The VR game industry has been safe from microtransactions for the time being. To many people, that comes as a big surprise. After all, there are a lot of games out there for mobile VR headsets. All of those projects can benefit from microtransactions in one way or another. SteamVR may become the first platform to integrate this functionality in the future. It makes a lot of sense, even though the gaming community is divided over this point for obvious reasons.
Microtransactions and Virtual Reality
It is too early to tell whether or not VR gaming will be around in a few years from now. Some companies certainly seem to think so, which is good to see. SteamVR is one of the bigger virtual reality platforms thousands of people use on a regular basis. It is also the go-to library for most games available on HTC Vive and Oculus Rift. However, if it is up to Valve, that marketplace may soon feature microtransactions. Introducing such a feature would be quite interesting, all things considered.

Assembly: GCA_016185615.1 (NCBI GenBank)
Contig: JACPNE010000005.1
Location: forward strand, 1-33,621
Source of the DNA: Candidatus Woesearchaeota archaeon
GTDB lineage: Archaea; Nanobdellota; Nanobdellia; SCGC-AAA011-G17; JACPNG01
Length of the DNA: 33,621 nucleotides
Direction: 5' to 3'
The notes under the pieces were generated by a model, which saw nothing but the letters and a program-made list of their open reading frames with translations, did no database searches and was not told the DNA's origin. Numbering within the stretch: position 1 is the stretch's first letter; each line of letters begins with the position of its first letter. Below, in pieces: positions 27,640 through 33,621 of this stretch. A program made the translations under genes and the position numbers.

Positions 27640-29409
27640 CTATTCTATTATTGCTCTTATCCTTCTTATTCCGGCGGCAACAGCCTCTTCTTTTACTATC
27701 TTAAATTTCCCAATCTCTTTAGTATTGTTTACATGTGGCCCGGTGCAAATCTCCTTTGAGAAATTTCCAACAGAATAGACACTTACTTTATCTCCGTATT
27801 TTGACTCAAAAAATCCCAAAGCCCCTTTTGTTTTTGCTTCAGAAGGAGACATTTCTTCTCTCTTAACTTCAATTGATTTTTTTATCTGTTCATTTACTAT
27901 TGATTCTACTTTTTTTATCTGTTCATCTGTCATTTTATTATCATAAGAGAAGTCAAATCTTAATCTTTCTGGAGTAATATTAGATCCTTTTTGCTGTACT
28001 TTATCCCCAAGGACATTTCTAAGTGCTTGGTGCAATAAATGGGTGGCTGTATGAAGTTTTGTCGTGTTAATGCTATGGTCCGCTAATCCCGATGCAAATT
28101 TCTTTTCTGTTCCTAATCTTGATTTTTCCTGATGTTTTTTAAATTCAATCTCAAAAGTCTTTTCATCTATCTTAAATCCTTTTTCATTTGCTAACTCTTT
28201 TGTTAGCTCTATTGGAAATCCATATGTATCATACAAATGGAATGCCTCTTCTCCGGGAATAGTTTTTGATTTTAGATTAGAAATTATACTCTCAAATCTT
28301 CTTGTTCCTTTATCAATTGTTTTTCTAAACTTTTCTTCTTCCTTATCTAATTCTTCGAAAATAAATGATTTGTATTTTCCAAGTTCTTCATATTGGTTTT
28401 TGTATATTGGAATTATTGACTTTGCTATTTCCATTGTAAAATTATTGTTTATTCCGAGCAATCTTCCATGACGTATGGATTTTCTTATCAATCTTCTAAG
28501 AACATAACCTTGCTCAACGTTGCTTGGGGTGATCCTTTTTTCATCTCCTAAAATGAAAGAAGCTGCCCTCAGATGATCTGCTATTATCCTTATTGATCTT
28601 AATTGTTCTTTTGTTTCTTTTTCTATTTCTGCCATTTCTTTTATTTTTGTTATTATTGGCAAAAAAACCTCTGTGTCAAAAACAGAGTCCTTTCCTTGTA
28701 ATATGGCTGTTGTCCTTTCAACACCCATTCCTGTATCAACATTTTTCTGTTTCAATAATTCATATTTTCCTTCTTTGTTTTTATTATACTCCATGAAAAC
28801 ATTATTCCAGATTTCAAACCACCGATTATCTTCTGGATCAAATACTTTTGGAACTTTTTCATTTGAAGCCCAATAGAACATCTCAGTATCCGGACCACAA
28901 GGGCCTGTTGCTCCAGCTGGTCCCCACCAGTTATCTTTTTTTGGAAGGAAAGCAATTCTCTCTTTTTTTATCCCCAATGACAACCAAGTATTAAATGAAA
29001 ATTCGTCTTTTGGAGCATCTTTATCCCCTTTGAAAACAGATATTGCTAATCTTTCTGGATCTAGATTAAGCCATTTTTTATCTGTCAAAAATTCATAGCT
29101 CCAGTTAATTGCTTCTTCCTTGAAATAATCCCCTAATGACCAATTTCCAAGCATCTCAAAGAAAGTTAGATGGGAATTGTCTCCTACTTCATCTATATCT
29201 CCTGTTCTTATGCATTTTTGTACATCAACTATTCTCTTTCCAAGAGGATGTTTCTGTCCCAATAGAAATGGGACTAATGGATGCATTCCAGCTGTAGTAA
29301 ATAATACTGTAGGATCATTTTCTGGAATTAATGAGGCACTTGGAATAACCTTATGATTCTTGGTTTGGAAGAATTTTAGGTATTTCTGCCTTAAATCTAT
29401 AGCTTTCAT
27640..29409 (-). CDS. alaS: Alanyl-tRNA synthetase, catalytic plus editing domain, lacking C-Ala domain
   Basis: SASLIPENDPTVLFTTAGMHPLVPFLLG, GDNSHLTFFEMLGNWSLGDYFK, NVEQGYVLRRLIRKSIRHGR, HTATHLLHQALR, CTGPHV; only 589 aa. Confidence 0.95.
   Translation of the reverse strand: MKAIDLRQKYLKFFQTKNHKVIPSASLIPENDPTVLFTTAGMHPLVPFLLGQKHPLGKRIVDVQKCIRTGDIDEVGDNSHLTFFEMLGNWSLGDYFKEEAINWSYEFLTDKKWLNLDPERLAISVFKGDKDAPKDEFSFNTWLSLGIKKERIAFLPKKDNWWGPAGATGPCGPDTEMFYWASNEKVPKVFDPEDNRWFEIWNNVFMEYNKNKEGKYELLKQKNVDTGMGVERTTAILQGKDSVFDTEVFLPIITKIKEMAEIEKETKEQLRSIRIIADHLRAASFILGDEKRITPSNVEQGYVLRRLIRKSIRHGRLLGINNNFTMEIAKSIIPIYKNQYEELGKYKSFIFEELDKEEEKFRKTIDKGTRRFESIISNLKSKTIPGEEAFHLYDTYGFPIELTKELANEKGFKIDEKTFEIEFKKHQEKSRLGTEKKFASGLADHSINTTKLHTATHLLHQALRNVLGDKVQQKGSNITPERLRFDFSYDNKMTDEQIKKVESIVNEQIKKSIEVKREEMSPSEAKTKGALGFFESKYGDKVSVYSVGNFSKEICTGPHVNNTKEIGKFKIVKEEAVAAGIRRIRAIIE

One can argue virtual reality doesn’t warrant microtransactions. In the gaming world, such transactions have gotten a very bad reputation in recent years. They are often regarded as a pay-to-win shortcut, which ruins the game for others. Then again, very few games effectively “force” players into using microtransactions to progress. That doesn’t mean every game needs an option to purchase cosmetic items or XP bonuses with real money, though.
For Valve, it would make a lot of sense to take this route. They have integrated microtransactions in the Steam store some time ago. More specifically, gamers collect in-game items which can be traded or sold in the marketplace for real money. Doing the same for VR content would make a lot of sense. However, it will be interesting to see how this affects the games and apps available on SteamVR. Most games are too short to warrant such small transactions in the first place. Being able to purchase additional story content, for example, could be justified over time.
For now, all of this is mere speculation, though. The announcement of their proprietary card game based on Dota 2 seems to hint at such a future direction. Then again, no one would be surprised if Valve wanted to embrace microtransactions for VR content at this point. It will create new opportunities for content creators as well. However, it should never be seen as a get-rich-quick scheme by any means. An intriguing possibility, but nothing is set in stone yet.
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